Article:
For example, you might want to know if implementation of a protocol or new treatment will improve client satisfaction, decrease costs to the client, increase profit margins, save time, improve veterinary compliance, reduce side effects, increase survival, or increase quality of life. In order to answer this ‘What if?’, you need to ensure you are asking the right questions to the right person (e.g. quality of life is often best evaluated by owners through practical questions involving the animal’s daily life, not by their veterinarian).
Some examples of ways in which we could monitor changes against standards or criteria might be:
- Making sure that recurrence or complication rates for a specific disorder are equivalent to a recent multicentre case series found in the literature.
- Setting nosocomial infection rates to reduce by a certain percentage from the current baseline if no history of actual rates is available.
- Insisting that client-reported quality of life or pain score ratings should be equivalent to published results, should improve from what they currently are in your clinic, or should be greater than a predefined percentage.
- Necessitating that client satisfaction should improve, or remain static where it has already been at high levels.
- Requiring veterinary or owner compliance to be above a certain cut-off percentage (e.g. veterinary adherence to safety protocols would be expected to be 100%, while expectations of client compliance to puppy vaccination schedules may be set slightly lower).
- Stipulating that cost implications of implementing a new protocol should be comparable to those associated with the previous protocol, or that the new protocol will have a demonstrable cost benefit to the client and/or practice.
The overarching principle to successful implementation and adoption of both EBVM and clinical audit is to keep things small and simple, especially to start off with. It should be possible for you to set a modest goal of clear benefit, and to achieve it. Communication is also important – be sure you keep records of the process and of your findings so that you can compare the next cycle with the last. Discuss the tasks and progress with colleagues both during and after each audit cycle. Good communication will help to involve the more experienced (and often busiest) members of the practice who may at first be reluctant or unable to engage otherwise.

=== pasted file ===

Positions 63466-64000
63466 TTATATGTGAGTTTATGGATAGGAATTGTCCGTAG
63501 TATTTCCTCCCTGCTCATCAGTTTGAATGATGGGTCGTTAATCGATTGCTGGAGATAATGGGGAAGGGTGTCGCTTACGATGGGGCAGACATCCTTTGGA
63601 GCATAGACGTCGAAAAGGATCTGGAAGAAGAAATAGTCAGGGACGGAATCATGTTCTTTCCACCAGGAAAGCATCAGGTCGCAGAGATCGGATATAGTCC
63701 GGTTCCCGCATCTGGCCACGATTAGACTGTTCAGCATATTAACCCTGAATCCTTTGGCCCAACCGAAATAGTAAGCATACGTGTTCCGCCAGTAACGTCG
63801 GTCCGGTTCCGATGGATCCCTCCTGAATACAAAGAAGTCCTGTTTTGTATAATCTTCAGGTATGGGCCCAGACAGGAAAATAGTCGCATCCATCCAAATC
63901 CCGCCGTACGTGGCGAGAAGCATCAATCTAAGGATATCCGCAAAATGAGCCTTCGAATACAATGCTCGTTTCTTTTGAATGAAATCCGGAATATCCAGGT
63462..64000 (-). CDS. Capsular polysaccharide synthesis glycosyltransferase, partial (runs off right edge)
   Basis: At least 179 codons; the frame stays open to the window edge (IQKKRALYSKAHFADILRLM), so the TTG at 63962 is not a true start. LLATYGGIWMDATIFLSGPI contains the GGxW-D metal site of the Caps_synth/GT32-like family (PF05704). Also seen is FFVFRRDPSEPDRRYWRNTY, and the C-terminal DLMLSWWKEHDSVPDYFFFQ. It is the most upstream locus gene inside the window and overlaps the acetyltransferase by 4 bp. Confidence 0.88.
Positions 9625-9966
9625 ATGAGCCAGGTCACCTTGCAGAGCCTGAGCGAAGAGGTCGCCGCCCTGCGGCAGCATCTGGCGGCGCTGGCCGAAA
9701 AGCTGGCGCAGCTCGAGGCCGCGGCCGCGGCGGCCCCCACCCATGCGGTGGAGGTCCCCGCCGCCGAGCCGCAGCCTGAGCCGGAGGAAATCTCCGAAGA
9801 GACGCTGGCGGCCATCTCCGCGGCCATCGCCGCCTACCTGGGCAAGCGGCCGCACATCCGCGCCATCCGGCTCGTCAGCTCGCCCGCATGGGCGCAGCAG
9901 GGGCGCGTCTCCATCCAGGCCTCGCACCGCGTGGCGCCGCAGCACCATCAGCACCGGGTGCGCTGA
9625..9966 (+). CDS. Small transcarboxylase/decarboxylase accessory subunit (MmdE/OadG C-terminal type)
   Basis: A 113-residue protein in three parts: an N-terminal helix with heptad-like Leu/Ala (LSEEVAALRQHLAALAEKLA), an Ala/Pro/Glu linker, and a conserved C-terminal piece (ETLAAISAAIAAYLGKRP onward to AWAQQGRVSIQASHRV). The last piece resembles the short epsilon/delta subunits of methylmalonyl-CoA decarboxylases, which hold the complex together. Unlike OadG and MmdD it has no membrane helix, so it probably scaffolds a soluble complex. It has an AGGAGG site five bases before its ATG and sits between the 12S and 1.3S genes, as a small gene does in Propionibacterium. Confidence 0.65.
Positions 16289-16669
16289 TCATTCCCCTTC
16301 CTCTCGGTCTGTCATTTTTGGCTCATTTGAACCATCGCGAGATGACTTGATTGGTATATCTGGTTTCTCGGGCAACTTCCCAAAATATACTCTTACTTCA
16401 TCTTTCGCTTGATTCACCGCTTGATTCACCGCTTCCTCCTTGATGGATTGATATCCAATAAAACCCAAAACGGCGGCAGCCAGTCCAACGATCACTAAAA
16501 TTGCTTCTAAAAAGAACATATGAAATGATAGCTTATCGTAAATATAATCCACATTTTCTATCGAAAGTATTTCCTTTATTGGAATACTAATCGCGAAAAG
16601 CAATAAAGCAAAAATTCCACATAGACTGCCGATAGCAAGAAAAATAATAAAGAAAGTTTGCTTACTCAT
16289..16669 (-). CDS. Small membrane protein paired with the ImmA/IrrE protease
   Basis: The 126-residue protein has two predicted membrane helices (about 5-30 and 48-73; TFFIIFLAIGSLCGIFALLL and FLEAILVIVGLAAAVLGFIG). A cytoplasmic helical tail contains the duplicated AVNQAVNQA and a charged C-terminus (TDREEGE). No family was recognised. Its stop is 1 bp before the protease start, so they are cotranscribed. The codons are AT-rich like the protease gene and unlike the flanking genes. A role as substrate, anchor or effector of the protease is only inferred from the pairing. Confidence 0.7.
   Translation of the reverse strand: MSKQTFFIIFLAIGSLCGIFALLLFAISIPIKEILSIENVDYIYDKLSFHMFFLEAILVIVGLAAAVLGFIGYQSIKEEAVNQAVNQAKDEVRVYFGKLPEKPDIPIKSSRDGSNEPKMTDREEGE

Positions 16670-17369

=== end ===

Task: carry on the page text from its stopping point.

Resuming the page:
- The cost implications – are the costs of this therapy to the farmer directly or indirectly comparable to the previous therapy?
- Improvements in somatic cell count (SCC) and clinical mastitis rates – has the bulk tank SCC reduced or stayed at the same level, and has the incidence of clinical mastitis in the post-calving period reduced or stayed the same in cows treated with the new dry cow therapy?
- Has the number of teeth removed from dental patients remained the same, increased or decreased?
- Have owners completed feedback surveys of the post-dental behaviour in their dog or cat, and are these surveys indicating that owners are happy with the results they are seeing?
- Has the average dental invoice amount increased or decreased?